Larger vessels can expand and contract as well. Veins can enlarge to store more blood and slow the return of blood to the heart, leaving less blood to be pumped out into the arteries and lowering your blood pressure. It is also possible for the veins to constrict, forcing enough blood into the heart and out into the arteries to raise your blood pressure. 

Your kidneys can also play a role in regulating blood pressure, though the effect is felt over a longer period of time. By increasing or decreasing the amount of urine produced, your kidneys can help change the overall amount of liquid in your body, thereby raising or lowering the volume of blood available. Typically, kidney function affects blood pressure over hours or days rather than the matter of seconds it takes for changes to your heart rate or vascular system to be felt.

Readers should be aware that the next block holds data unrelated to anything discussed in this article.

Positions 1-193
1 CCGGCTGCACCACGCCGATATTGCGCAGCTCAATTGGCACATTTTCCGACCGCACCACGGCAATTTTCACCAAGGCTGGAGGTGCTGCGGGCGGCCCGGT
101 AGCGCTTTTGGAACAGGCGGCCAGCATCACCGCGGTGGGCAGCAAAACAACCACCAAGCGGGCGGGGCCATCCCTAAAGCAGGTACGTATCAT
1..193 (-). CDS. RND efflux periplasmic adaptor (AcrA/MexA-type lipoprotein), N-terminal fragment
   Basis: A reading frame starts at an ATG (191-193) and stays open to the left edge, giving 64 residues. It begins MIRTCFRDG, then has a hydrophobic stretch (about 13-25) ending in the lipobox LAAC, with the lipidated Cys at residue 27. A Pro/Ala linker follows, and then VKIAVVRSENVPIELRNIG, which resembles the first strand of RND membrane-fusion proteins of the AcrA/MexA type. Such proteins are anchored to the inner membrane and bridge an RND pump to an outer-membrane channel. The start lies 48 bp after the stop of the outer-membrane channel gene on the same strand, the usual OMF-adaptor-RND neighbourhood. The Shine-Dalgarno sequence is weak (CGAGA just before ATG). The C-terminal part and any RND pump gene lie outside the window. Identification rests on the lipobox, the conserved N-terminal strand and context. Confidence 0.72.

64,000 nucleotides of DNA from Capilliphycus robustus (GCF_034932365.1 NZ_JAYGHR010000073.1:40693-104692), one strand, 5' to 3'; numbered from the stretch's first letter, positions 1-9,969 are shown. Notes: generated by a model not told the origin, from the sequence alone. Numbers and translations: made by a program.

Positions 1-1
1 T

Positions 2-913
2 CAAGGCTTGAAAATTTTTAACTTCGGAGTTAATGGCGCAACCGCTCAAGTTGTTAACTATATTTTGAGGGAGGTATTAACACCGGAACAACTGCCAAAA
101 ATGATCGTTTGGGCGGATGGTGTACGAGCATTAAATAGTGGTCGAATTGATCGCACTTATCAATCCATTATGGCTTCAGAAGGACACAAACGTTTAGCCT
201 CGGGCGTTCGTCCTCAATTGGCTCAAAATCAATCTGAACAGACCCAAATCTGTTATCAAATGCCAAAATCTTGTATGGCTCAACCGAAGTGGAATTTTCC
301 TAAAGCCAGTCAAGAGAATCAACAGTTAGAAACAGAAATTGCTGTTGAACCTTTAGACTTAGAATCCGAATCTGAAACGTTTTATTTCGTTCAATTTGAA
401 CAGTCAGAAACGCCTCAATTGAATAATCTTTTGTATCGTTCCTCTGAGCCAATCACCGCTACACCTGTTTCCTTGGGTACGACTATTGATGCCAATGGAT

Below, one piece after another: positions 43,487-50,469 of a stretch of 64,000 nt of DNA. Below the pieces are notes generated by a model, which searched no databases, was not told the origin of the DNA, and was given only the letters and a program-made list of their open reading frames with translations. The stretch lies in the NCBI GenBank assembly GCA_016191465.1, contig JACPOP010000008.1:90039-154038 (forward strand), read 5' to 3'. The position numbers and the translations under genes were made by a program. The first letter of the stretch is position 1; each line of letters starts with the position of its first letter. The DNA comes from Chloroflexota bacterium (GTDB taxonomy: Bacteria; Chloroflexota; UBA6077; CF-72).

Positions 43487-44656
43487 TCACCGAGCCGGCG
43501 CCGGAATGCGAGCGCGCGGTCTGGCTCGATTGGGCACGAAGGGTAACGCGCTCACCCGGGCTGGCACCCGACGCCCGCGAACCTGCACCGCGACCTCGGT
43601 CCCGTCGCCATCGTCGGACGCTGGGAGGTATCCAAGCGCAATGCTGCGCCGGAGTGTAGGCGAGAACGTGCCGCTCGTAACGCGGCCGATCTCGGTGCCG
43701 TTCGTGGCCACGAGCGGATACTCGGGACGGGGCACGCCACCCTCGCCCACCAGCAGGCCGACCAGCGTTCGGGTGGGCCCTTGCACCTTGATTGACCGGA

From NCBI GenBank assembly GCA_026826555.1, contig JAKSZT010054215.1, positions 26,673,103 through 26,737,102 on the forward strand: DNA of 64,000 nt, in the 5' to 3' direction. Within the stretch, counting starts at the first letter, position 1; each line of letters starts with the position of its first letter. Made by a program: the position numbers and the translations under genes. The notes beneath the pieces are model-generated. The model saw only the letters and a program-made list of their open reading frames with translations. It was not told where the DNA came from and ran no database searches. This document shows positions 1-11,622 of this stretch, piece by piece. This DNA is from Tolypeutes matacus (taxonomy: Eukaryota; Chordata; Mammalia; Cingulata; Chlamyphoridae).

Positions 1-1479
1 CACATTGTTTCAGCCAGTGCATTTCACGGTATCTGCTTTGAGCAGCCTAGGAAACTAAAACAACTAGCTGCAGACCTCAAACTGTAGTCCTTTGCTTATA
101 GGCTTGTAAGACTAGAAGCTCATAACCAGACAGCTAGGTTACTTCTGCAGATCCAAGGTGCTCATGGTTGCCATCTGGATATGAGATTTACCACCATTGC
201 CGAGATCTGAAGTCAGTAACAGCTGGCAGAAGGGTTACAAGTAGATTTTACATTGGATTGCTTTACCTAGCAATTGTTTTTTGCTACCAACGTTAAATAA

What Causes Low Blood Pressure?


External factors such as taking certain drugs can affect your blood pressure. Not surprisingly, some of these drugs are blood pressure medications. Beta blockers, a class of drugs taken to treat high blood pressure, can interrupt the electrical signals regulating your heart rate, potentially causing hypotension or a condition known as bradycardia. Angiotensin converting enzyme inhibitors, calcium channel blockers, and alpha blockers can also lower blood pressure, especially in older people who may have heart disease or other cardiovascular issues.

Other medications, such as amitriptyline for treating depression, several drugs used to treat erectile dysfunction such as Viagra, and medications for Parkinson’s disease like Sinemet, all have low blood pressure as a potential side effect. Diuretics can decrease your blood pressure by encouraging excess urination, therefore lowering overall blood volume.